Reconsider compensation and benefits: When competing with larger companies that offer higher compensation and more perks, organizations should focus on authenticity and transparency. Understanding what employees truly value and tailoring benefits to meet their needs can be a game-changer. For instance, offering unique benefits like mobile phone stipends or mentorship programs can set an organization apart from its competitors.
Support global mobility professionals: Establishing a resource library or roundtable training for hiring managers can significantly improve their relationship with recruiters. Successful hiring managers can be turned into ambassadors for the organization, sharing their best practices and insights with newer managers.
Re-evaluate education and experience criteria: Challenging traditional qualifications for job descriptions can expand the candidate pool and ensure a more inclusive hiring process. Instead of focusing solely on degrees and years of experience, HR professionals should assess whether a candidate possesses the skills required for the job or can be trained for it. Removing unnecessary barriers can attract a more diverse and talented pool of candidates.
Seek partnerships to enhance diversity recruiting: Employers can collaborate with schools, nonprofits, and professional associations to improve diversity in their hiring process. Building meaningful alliances with these partners requires investment and understanding their unique goals and challenges. By partnering with organizations that resonate with underrepresented populations, employers can tap into diverse talent pools.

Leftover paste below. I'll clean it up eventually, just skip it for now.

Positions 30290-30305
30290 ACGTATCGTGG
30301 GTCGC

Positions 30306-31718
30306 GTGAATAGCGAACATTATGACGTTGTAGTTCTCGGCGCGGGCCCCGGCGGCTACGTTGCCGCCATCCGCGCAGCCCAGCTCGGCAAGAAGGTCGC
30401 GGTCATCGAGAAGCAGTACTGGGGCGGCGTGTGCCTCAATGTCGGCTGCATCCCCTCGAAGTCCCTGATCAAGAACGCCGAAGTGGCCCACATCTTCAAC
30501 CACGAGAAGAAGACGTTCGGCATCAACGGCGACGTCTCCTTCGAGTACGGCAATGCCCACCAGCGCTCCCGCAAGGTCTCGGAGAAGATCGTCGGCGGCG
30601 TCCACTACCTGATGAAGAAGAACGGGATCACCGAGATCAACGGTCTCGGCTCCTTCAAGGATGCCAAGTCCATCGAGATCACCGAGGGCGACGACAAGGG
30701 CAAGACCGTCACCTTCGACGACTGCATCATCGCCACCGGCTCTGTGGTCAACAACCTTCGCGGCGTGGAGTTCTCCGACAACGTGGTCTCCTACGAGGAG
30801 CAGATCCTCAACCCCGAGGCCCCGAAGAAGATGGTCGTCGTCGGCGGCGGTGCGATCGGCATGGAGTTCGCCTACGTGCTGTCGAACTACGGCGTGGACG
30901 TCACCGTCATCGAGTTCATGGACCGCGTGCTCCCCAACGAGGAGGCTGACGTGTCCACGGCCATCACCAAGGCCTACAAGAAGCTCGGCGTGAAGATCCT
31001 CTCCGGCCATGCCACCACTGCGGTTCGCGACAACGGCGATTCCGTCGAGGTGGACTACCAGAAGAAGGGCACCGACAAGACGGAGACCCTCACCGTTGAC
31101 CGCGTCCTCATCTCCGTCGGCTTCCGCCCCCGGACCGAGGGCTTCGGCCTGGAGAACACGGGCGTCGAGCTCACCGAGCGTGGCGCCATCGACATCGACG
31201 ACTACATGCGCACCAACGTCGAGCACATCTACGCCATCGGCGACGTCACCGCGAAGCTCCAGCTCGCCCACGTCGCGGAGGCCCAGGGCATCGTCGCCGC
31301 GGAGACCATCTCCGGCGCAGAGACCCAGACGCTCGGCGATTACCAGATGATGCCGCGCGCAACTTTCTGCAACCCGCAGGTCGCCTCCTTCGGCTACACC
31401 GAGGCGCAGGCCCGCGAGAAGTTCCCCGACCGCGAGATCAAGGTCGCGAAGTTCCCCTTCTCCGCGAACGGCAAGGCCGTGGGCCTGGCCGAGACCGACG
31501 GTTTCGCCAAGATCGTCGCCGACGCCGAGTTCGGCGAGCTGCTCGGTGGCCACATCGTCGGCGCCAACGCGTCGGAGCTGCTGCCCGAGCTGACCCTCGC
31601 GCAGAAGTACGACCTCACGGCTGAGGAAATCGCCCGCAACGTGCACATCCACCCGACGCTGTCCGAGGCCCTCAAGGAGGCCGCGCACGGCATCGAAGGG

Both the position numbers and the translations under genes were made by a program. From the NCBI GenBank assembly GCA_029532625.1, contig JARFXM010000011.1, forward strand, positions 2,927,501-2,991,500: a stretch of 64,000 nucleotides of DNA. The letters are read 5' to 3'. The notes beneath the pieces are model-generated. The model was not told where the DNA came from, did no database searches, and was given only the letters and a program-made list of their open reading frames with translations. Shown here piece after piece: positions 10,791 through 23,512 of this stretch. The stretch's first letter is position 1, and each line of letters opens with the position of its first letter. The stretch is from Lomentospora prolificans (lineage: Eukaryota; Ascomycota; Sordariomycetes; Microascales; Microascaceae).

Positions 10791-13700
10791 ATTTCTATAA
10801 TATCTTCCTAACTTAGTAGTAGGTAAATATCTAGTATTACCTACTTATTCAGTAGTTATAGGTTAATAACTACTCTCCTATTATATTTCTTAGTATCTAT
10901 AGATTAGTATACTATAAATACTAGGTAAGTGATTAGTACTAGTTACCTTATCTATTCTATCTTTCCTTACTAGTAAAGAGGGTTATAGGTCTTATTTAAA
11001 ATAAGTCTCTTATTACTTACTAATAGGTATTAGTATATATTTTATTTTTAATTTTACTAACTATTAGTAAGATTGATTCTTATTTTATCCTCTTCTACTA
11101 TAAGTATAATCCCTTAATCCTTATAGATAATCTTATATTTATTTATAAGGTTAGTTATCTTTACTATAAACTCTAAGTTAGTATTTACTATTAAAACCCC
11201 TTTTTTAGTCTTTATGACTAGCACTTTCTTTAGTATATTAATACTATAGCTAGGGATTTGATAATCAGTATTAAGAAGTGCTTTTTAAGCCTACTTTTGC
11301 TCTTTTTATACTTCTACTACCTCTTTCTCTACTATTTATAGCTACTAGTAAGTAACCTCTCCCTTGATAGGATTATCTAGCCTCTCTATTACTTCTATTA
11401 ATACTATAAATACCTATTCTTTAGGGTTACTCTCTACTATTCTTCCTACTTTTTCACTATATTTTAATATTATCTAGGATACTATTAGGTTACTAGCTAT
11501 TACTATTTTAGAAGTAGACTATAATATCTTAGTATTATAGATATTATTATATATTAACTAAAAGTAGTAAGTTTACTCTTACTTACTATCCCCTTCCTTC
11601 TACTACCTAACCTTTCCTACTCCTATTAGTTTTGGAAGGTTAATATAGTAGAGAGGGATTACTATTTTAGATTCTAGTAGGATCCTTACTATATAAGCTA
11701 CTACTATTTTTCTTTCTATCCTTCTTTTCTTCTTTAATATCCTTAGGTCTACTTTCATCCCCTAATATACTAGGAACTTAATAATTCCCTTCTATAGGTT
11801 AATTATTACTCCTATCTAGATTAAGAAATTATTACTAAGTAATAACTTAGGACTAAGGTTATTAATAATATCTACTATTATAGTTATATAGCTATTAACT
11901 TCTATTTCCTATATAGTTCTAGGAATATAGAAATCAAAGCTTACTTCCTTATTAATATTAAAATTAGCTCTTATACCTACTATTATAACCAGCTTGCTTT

Tap into untapped talent: Recruiting from unconventional sources can lead to outstanding hires. Implementing programs during the recruitment process can yield successful outcomes and enrich an organization’s diversity.
Maximize employee referrals: Empowering employees to become recruiters can be a highly effective approach. Offering referral bonuses and new hire sign-on bonuses can motivate employees to refer potential candidates and help retain new hires through key training and engagement initiatives.
Build alumni networks and embrace boomerang hires. When employees leave an organization, it is essential to maintain a positive relationship with them. Encouraging a supportive culture where employees feel valued can lead to the return of valuable talent as boomerang hires. Building alumni networks can foster lasting connections, increasing the likelihood of former employees considering new opportunities within the organization.
As algorithms permeate hiring, transparency and ethics are compulsory. Biases lurk within AI, reflecting flawed human data. Continual auditing by managers and opportunities to challenge unfair AI assessments counteract this.
At this turning point, we define the spirit of the technologies transforming work for generations. Hiring optimized for human interests first, efficiency second, leads that revolution.